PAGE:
Teacher sex bill succumbs

June 29, 2012

A plan to streamline and simplify the process for firing teachers guilty of sex, drugs or violence involving children died in an Assembly committee this week, victim of vigorous opposition from the California Teachers Association. (Sacramento Bee)

The measure by Alex Padilla (D-Los Angeles was defeated in the Democrat-controlled Education Committee despite support from numerous other education lobby groups.

The CTA argued that the current process works. The organization objected to a key part of the proposed legislation which would have scrubbed a current requirement for assigning a three-person panel to hear dismissal cases. Padilla’s bill would have removed from those panels two teachers, leaving only an administrative law judge to hear a case.

“The current system is fair and credible,” Warren Fletcher, president of United Teachers Los Angeles, told the Bee. “It takes politics out of the process.”

Padilla introduced the measure after the arrest of a Los Angeles teacher, Mark Berndt, a third-grade teacher arrested in January on 23 counts of lewd conduct.


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5 Comments

  1. Spirit Filled says:

    I think the law should have started with the grade school. For now that is. Anyone caught doing harm to the little kids ought to be in the hooscow immediately, if found guilty. We can add the other grades later. The little kids have a more difficult time ratting out their teachers than the older kids. Hey, if we can’t take care of our little kids we ought to be shot. All kids count but the teachers union and others that seem to be in control don’t want this change. How soon would there be changes if the kids from the teachers union parents got abused?

    I pity the fools in the next life. They will probably come back as snakes, non-poisonious ones for sure.
    Or a fly. Lives short time then dies. Okay, I made my point.

    God Bless

    (1) 1 Total Votes - 1 up - 0 down
  2. jimmy_me says:

    Why only go after teachers? Why not go after all corrupt state employees? There sure seems to be enough of them, particularly in SLO county. Maybe the people serving in the state assembly noted the hypocrisy in this bill and decided to wisely shoot it down.

    (0) 2 Total Votes - 1 up - 1 down
  3. rogerfreberg says:

    OooOh please, ‘one or two problems??’

    There have been ‘one or two problems’ right here in river city that have received little more than a slap on the hand. If it were up to me, I would have fired all of the teachers who knew about the incidents and did nothing… teachers are MANDATED reporters after all!

    It is a real sad commentary that the teacher’s unions ( and I suspect even the school districts) are really fighting this issue and running over the concerns of parents.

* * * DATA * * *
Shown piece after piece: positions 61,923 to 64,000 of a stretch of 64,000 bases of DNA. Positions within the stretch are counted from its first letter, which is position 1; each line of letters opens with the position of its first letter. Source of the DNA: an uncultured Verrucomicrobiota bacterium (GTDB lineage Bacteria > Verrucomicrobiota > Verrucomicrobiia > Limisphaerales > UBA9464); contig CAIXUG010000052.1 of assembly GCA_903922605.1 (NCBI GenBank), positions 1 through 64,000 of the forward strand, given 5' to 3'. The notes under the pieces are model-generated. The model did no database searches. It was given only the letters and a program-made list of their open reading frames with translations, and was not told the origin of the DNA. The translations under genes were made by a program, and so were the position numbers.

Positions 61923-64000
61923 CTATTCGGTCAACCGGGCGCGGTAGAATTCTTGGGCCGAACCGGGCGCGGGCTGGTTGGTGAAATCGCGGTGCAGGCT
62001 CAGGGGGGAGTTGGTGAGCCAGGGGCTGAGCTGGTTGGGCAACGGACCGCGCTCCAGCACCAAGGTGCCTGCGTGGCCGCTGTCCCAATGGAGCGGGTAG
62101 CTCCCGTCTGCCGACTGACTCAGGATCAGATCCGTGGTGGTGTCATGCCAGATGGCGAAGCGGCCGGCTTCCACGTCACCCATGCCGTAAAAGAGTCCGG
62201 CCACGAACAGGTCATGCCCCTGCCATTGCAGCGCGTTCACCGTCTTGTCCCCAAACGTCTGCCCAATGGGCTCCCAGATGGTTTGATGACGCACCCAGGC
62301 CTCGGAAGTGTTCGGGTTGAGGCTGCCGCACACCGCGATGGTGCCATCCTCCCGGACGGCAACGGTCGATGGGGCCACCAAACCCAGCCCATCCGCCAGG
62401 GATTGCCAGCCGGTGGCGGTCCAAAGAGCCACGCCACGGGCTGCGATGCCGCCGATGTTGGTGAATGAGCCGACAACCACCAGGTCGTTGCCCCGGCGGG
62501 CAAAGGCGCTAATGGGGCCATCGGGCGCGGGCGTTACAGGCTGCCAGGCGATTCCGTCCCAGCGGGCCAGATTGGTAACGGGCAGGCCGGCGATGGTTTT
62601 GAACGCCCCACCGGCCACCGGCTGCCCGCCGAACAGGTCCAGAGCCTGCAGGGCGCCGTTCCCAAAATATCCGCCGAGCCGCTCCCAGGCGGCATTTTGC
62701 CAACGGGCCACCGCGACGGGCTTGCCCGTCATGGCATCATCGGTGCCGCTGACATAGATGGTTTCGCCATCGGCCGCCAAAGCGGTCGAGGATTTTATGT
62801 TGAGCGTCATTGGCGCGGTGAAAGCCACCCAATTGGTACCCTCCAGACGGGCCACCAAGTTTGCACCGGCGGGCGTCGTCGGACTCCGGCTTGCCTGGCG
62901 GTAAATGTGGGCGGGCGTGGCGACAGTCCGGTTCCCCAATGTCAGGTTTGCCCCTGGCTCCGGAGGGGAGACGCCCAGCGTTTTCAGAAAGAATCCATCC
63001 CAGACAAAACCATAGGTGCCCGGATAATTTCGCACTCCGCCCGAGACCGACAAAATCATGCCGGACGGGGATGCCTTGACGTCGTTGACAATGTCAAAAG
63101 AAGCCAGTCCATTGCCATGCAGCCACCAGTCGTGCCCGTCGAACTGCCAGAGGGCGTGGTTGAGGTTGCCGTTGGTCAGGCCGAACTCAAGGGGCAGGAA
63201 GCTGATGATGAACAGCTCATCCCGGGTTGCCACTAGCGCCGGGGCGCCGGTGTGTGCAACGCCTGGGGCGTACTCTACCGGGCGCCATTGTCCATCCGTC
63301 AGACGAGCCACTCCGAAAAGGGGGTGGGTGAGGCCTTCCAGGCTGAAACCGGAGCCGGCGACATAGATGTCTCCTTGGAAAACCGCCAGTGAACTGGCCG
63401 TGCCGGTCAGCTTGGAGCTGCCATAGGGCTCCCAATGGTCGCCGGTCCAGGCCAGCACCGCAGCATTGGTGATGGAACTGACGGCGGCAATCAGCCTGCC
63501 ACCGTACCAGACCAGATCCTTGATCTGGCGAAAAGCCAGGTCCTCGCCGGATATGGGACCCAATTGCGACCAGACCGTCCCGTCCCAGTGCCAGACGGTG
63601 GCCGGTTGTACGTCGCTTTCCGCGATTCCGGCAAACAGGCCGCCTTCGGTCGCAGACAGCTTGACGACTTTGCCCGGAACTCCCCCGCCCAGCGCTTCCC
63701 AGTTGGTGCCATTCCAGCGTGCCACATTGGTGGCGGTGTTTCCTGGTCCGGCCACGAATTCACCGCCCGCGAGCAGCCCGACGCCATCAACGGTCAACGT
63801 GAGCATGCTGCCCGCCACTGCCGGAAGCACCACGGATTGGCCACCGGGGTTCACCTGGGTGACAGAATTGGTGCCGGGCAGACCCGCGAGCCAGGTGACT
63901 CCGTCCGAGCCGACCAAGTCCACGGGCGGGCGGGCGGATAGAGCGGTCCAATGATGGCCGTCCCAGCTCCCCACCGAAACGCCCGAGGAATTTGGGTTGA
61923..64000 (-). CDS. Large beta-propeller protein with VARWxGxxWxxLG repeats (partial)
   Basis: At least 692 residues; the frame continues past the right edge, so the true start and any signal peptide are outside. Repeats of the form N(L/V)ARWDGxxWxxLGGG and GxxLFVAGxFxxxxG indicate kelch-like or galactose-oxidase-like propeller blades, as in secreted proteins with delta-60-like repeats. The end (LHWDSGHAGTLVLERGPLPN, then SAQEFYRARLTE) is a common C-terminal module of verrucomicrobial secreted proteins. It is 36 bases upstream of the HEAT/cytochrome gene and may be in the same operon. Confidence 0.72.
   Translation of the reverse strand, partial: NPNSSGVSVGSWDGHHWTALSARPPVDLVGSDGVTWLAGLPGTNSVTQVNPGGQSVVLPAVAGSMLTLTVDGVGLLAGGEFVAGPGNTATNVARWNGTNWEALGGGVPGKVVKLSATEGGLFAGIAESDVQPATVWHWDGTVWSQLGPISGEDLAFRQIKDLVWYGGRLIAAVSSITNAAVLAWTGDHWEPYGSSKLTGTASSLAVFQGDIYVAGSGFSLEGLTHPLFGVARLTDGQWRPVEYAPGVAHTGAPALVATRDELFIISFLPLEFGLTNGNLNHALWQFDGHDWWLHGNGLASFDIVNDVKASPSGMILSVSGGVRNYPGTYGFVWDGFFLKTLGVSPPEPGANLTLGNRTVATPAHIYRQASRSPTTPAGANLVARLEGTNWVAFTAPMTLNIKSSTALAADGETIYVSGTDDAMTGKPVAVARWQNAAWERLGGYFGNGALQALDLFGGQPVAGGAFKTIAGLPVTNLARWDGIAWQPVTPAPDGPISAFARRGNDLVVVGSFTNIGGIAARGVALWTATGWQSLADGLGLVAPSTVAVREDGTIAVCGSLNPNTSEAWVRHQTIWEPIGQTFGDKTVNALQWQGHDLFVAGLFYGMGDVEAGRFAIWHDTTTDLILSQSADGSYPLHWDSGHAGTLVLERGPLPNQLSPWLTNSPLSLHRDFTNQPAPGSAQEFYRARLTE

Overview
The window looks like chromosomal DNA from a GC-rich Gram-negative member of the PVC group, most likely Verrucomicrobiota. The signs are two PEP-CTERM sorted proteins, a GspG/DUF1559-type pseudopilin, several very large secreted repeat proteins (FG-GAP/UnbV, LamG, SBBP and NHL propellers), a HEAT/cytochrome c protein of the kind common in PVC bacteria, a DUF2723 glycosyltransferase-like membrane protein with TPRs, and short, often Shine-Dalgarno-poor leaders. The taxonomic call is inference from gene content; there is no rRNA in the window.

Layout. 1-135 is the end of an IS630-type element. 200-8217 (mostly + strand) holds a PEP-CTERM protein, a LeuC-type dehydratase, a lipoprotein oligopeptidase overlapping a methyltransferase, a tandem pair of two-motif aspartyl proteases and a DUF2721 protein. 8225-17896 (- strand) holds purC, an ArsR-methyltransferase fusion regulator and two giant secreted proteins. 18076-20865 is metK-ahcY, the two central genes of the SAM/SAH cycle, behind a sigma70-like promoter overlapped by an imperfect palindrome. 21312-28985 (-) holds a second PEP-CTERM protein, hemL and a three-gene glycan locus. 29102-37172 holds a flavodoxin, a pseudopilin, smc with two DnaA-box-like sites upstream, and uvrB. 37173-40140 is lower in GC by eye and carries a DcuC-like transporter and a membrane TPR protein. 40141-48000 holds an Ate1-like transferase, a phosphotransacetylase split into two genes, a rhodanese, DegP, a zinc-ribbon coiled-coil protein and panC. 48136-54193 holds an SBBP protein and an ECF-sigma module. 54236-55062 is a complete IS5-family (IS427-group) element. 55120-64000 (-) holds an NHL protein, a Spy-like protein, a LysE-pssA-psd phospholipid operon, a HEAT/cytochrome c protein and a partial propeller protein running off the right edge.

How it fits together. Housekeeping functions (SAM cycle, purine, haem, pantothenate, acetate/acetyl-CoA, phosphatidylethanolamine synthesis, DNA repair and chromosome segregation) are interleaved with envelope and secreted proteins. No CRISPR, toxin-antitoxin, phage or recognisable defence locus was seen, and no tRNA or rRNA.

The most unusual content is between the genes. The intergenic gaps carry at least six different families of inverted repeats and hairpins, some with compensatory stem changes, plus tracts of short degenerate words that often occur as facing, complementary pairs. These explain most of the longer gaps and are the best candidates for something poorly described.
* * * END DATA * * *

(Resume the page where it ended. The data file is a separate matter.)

(5) 5 Total Votes - 5 up - 0 down
    • OnTheOtherHand says:

      I’m curious to know what these problems are — I only remember hearing of one locally in recent years (San Miguel) and I thought that the adult involved in that either quit or was fired. You are right about dealing with others who failed to report such incidents if they knew about them though. It is a problem in most professions from teachers to cops to doctors and lawyers. If they won’t help “police” their own ranks, they better not expect respect from those of us who must and do obey the laws.

      Back in the days of the McMartin PreSchool hysteria, I knew a teacher in South County who had his reputation permanently tarnished by false accusations by 3 middle school students. The subsequently retracted their accusations but he left the profession and the area rather than risk that happening again.

      This, to me, is reason to exercise caution in making judgments too quickly about such matters. Reports of teacher misbehavior with students should certainly be investigated quickly, thoroughly and objectively. But in today’s world of instant news and reaction, sometimes the news is not accurate and the reaction wrong. That would be the legitimate argument for adding a layer of protection for the accused.

      (1) 3 Total Votes - 2 up - 1 down
  4. OnTheOtherHand says:

    Is this a real problem that has to be addressed or is this another case where one or two problems statewide is leading to a generalized over-reaction. I honestly don’t know. Does anyone know the history and motivation behind this legislation?

    While we have big problems in our education system and SOME of them can be attributed to the teacher’s unions, they do have a role in protecting teachers from unjust actions. This is particularly true when hot button topics are involved and everyone rushes to judgement based on inflammatory and often one-sided reporting.

    (-7) 19 Total Votes - 6 up - 13 down

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